Indie Theater 101
Indie Theater 101 is a new way to learn about new American drama. Part oral history, part play anthology, Indie Theater 101 lets readers discover some of the seminal plays and playwrights of the modern Indie Theater Movement in an informal format that's similar to the syllabus of a college theater class. Listen to John Clancy and Martin Denton discuss the genesis of Indie Theater 101. Indie Theater Now is excited to debut this Virtual Anthology for just $8.89.
Your Study Guide Leader: John Clancy
John Clancy is an OBIE award winning director and Executive Artistic Director of Clancy Productions, Inc. He is the founding Artistic Director of Present Company and a founding Artistic Director of The New York International Fringe Festival. He has been honored with six Scotsman Fringe Firsts at The Edinburgh Festival Fringe, two Best of the Festivals at the Adelaide Fringe Festival, a Glasgow Herald Angel Award for direction and a New York Magazine Award for “creativity, enterprise and vision”. In 2007, his company was awarded the inaugural Edinburgh Festival Award by the Edinburgh International Festival. He serves as the Executive Director of The League of Independent Theater, the advocacy organization for Off-Off Broadway.
From the Introduction to Indie Theater 101:
When beginning to write a history, one should admit right at the top that everything to follow is completely arbitrary. Rarely do seismic events or tectonic shifts happen on a single day or even in a single year. Influences, borrowings and outright thefts can never be explicitly proven and memory turns us all into self-deluding heroes, miraculously right in the middle of it all when it All Went Down.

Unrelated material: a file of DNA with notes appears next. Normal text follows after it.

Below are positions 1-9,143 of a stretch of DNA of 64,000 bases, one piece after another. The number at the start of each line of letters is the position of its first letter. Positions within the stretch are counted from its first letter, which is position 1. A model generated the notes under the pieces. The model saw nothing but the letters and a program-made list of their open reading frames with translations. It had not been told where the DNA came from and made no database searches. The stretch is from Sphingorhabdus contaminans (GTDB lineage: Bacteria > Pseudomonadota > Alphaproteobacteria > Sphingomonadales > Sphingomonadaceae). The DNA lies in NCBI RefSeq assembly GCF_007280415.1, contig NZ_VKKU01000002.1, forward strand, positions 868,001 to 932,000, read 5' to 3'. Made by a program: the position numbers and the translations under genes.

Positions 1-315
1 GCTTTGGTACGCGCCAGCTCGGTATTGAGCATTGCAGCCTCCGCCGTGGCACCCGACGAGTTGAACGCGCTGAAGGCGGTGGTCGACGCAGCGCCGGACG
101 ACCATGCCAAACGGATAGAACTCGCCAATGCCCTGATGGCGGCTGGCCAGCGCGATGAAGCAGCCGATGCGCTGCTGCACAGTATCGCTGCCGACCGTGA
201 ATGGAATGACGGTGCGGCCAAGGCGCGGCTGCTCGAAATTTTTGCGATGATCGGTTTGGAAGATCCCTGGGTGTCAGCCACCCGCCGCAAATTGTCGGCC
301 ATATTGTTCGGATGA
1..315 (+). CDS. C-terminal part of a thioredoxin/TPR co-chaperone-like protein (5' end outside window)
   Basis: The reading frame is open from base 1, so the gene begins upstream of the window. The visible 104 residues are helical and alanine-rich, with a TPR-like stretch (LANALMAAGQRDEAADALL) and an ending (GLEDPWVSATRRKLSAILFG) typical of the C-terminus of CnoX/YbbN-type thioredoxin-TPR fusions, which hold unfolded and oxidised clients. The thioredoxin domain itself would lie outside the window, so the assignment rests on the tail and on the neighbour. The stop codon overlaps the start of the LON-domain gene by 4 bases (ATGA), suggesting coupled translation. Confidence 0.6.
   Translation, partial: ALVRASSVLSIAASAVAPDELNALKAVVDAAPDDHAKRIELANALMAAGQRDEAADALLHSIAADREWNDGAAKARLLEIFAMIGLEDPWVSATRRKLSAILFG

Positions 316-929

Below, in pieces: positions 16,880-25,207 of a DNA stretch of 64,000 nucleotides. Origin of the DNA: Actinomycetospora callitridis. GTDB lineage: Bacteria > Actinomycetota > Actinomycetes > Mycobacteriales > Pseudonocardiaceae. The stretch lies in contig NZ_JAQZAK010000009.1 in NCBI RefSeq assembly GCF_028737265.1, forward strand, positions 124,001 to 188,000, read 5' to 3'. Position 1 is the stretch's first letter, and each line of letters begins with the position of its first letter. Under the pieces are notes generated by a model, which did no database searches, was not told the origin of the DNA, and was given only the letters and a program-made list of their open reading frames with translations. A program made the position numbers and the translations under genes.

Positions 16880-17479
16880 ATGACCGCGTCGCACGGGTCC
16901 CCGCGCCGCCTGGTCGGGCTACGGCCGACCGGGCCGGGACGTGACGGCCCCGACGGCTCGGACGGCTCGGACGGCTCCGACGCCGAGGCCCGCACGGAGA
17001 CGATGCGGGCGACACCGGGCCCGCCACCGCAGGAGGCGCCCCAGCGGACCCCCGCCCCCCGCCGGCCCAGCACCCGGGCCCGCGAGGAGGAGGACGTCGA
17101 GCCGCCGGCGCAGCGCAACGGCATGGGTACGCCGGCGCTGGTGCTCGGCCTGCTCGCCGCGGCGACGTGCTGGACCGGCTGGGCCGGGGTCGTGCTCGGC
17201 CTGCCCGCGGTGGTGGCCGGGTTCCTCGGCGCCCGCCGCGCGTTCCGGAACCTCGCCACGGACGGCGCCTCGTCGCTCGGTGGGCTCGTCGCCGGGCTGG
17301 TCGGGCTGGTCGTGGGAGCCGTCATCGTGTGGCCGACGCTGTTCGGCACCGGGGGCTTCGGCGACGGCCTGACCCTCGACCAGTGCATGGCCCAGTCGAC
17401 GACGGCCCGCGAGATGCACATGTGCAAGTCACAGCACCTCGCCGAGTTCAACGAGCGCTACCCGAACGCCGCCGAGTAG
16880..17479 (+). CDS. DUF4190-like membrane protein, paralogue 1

But I’m telling you, man.
I was there.
No, not always.
But if I wasn’t, I was right across the street buying cigarettes.
Let’s call this my partial history, then, (or at least one of them) as framed by ten of the plays published on Indie Theater Now. It’s a part of my story because nine of these plays premiered in a festival I started, four of them played in a theater I used to work at, two came out of developmental work I sponsored, and one I even directed, Americana Absurdum, the one that kicks this off.
Let’s not even call it a history, just a guided tour through a neighborhood that is now gone, It was a place I used to live and work in and one where extraordinary work by remarkable people was a common event, the frontier of new American theater, the independent theatre world of New York City, circa 1997-2006.